Previous research on classroom uses for political cartoons identified two negative trends: creative stagnation (as teachers utilized them solely for interpretation) and age limitation (as researchers suggested they fit best with gifted and older students). Recent scholarship has addressed both trends by enabling young adolescent students to creatively express newly generated understandings through construction of original political cartoons. During such authentic assessment activities, students demonstrated high levels of criticality by using effective and efficient technologies to create original political cartoons, which then elicited constructive whole class interpretative discussions. This prior research did not detail specific methodological steps that positively influenced students’ original political cartoons. This paper compares students’ original political cartoons generated from two methodological approaches that differ in two small, yet consequential steps. One teacher required students to utilize concept maps and substitution lists prior to original political cartoon construction while the other did not. Based on the collected data, these two steps enabled the former teacher’s students to more effectively incorporate intricate and complex encoded messages through the use of abstract symbolism and complementary textual statements. The findings prove meaningful for teachers and researchers interested in enabling students’ creative and critical expressions of historical thinking.

Details

Social Studies Research and Practice, vol. 6 no. 3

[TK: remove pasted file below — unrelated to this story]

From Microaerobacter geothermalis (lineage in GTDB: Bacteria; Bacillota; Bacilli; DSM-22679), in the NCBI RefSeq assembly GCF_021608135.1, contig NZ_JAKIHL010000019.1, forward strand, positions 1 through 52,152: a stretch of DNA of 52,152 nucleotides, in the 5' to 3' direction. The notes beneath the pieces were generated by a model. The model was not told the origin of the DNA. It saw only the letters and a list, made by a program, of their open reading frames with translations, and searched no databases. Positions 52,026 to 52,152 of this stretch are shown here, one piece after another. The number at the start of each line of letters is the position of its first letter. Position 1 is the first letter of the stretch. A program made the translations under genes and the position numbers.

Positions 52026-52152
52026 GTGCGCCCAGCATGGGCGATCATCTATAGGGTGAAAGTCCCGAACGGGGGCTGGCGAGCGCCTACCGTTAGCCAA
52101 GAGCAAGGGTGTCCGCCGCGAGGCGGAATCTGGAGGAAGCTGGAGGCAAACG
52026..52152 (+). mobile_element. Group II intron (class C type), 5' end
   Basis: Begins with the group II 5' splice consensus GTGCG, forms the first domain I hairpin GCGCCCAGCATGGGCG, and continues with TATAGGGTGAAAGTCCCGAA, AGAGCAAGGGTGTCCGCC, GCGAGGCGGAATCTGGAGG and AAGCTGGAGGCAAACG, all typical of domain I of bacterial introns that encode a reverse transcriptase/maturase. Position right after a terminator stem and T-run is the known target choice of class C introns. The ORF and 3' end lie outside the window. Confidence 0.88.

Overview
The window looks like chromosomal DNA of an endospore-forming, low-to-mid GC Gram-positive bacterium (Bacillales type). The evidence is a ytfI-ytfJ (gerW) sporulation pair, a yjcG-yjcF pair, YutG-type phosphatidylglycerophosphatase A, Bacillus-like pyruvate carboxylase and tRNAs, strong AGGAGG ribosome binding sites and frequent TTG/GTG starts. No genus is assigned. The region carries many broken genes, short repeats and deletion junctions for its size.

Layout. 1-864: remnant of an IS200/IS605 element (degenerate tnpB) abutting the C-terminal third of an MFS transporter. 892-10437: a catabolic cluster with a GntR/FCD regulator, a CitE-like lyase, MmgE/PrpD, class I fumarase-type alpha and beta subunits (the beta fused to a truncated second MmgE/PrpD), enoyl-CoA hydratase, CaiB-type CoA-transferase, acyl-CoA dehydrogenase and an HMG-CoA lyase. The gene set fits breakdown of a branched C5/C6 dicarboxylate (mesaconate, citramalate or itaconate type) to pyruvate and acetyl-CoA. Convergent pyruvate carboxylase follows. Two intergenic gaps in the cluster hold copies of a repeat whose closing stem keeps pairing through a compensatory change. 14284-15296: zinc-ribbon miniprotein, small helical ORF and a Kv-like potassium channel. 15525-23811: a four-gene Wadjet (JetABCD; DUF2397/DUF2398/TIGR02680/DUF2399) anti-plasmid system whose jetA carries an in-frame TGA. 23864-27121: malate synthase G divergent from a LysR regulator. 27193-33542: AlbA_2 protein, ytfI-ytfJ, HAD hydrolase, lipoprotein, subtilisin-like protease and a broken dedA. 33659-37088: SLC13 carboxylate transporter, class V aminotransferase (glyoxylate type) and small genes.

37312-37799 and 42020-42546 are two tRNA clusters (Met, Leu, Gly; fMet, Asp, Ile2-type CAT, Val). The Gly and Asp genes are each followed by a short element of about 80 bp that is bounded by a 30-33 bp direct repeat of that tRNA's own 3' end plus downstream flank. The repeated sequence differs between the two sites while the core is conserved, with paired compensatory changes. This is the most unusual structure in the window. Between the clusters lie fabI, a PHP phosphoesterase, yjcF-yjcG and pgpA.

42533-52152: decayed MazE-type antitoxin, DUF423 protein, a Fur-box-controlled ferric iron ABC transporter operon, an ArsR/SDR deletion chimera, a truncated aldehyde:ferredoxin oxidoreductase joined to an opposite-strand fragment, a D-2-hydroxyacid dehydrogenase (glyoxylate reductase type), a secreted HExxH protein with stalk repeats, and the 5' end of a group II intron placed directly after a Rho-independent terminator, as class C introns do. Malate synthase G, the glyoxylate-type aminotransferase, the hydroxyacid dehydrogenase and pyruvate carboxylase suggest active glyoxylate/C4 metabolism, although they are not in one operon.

Type: Research Article
ISSN: 1933-5415

Keywords

Article
Publication date: 1 July 2010

J. H. Bickford

To best challenge students’ thinking, researchers and educators must locate or create innovative ways to spark enthusiasm and facilitate criticality. This paper investigates how…

Abstract

To best challenge students’ thinking, researchers and educators must locate or create innovative ways to spark enthusiasm and facilitate criticality. This paper investigates how middle school students analyzed various primary and secondary historical documents to construct original political cartoons. Students articulated newly generated understandings about the complex historical event within these original political cartoons. Students then examined and discussed peers’ original political cartoons. This approach was novel because the research literature indicated students rarely are asked to construct original political cartoons to express opinions and understandings. Political cartoons mostly are used as tools for interpretation and usually only with gifted and older students. This approach was successful because of the positive impact that original political cartooning had on students’ engagement, interpretational skills, criticality, expressivity, and the class’s discussions. The original political cartoons served as engaging teaching and learning tools that enabled students to see history’s complex and unsettled nature.

Details

Social Studies Research and Practice, vol. 5 no. 2
Type: Research Article
ISSN: 1933-5415

Keywords

Article
Publication date: 11 January 2022

Anna Schorn, Friederike Vinzenz and Werner Wirth

When promoting sustainable products on Instagram, influencer marketing can be an effective tool when they are perceived as credible because consumers usually cannot verify the…